Thursday, February 9, 2017

Short Attention Span Review: In the Mouth of Madness (1994)

Short Attention Span Review: In the Mouth of Madness (1994)

John Carpenter is my favorite director and I have a powerful affection for his work, so there may be some bias at work here, but I think most horror fans would agree that In the Mouth of Madness is a real winner.  It's a decidedly strange horror film with a loose grip on reality, but it is anchored by genre stalwart Sam Neill in a grounded performance that ranks among his very best.  It's his steady presence that keeps us locked in even as the picture that starts as something of a detective yarn descends into cryptic Lovecraftian terror of the highest order.  I think it is safe to say that by the time it reaches a fabulous conclusion, what began as a fairly straightforward venture in terror has become one of the most erratic journeys into the macabre out there.  Carpenter may not have been at his peak here, but he was damn close, and one of his trademark scores gives In the Mouth of Madness a throbbing pulse.  Neill is the star and he is the movie's greatest strength, but he is ably supported by a fine cast that includes Jurgen Prochnow at his most nefarious, Julie Carmen at her most appealing (Spoiler Alert: by the end of this one we will see her at her most unappealing), and there's even a quality cameo featuring the great Charlton Heston.  The picture is all about unnerving the audience, but Carpenter sprinkles in a little humor along the way, and as is the case with most of this director's work, the pace never relents.  Finally, I will reiterate that I absolutely treasure the ending.  In closing, In the Mouth of Madness may not be one of my Top 5 John Carpenter Movies, but it's still a top-notch frightfest that I greatly enjoy.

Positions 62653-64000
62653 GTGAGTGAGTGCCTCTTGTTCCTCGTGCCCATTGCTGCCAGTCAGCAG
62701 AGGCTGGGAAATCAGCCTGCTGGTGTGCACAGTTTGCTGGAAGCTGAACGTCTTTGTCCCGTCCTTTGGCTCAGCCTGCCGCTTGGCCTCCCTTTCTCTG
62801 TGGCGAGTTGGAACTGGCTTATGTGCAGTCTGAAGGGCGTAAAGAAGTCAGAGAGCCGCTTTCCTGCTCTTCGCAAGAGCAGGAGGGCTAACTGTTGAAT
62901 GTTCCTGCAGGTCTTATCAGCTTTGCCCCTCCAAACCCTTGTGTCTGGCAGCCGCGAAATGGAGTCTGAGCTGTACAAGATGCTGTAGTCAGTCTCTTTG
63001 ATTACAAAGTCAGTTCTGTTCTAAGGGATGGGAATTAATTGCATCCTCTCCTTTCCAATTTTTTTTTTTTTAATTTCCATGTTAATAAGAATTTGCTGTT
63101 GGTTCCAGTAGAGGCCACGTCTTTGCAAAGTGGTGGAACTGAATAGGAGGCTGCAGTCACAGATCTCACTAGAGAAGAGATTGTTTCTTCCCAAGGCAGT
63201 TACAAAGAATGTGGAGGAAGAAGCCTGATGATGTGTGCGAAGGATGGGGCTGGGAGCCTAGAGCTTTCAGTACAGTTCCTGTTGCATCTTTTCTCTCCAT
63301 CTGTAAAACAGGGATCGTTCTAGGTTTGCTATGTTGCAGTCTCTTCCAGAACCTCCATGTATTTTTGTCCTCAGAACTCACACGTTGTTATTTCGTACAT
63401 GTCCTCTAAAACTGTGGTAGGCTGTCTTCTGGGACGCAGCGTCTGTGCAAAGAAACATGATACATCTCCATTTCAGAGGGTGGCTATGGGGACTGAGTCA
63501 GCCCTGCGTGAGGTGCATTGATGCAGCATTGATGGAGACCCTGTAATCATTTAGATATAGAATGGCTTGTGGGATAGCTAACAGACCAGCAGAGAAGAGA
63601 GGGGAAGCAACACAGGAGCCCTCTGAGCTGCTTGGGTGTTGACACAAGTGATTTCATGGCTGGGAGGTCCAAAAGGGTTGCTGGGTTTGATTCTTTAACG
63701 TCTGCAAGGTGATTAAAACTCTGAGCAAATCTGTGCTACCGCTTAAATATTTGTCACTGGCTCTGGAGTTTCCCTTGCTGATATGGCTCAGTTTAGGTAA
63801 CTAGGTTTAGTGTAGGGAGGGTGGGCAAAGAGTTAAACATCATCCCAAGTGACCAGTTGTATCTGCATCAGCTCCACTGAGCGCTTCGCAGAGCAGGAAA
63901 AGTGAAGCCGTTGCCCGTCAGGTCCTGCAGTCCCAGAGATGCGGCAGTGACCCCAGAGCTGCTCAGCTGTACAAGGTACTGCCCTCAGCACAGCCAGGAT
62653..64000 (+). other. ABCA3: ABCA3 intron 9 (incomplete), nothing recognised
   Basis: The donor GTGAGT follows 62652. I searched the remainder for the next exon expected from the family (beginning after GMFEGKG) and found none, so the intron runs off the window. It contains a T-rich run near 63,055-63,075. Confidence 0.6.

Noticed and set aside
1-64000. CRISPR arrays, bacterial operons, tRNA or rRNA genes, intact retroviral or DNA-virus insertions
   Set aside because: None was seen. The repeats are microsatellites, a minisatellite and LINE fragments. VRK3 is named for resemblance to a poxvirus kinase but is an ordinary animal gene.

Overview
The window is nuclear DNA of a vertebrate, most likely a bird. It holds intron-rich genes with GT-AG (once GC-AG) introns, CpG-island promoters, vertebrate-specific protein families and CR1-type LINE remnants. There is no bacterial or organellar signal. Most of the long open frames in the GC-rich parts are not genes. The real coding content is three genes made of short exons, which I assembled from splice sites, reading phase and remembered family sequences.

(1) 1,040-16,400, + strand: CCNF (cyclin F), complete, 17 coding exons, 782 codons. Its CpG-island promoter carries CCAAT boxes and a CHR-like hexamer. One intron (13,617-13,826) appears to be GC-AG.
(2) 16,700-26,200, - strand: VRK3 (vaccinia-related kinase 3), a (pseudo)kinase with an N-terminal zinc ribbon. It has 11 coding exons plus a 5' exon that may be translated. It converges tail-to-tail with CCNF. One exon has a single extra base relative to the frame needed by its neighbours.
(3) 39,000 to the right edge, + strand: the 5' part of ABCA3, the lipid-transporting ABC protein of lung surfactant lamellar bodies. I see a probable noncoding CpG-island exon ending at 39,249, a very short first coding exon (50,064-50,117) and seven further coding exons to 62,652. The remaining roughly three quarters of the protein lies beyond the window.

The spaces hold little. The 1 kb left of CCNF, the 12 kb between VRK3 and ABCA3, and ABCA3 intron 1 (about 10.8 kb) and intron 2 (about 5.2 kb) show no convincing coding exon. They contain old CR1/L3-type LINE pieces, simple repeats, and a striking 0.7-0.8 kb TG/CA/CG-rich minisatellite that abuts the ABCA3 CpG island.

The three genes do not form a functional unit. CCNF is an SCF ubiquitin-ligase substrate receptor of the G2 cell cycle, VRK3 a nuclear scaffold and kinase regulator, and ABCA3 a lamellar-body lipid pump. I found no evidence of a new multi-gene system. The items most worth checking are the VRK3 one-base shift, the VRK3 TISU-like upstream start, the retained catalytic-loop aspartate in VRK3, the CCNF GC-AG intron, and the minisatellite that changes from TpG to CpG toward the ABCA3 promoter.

Final Grade: A

Fellow Carpenter fans should also scope out my Top 5 Main Themes from John Carpenter Movies and my Short Attention Span Review for Prince of Darkness.

There's a lot to like about this mind-bending chiller, but Sam Neill's killer performance is easily its biggest asset.

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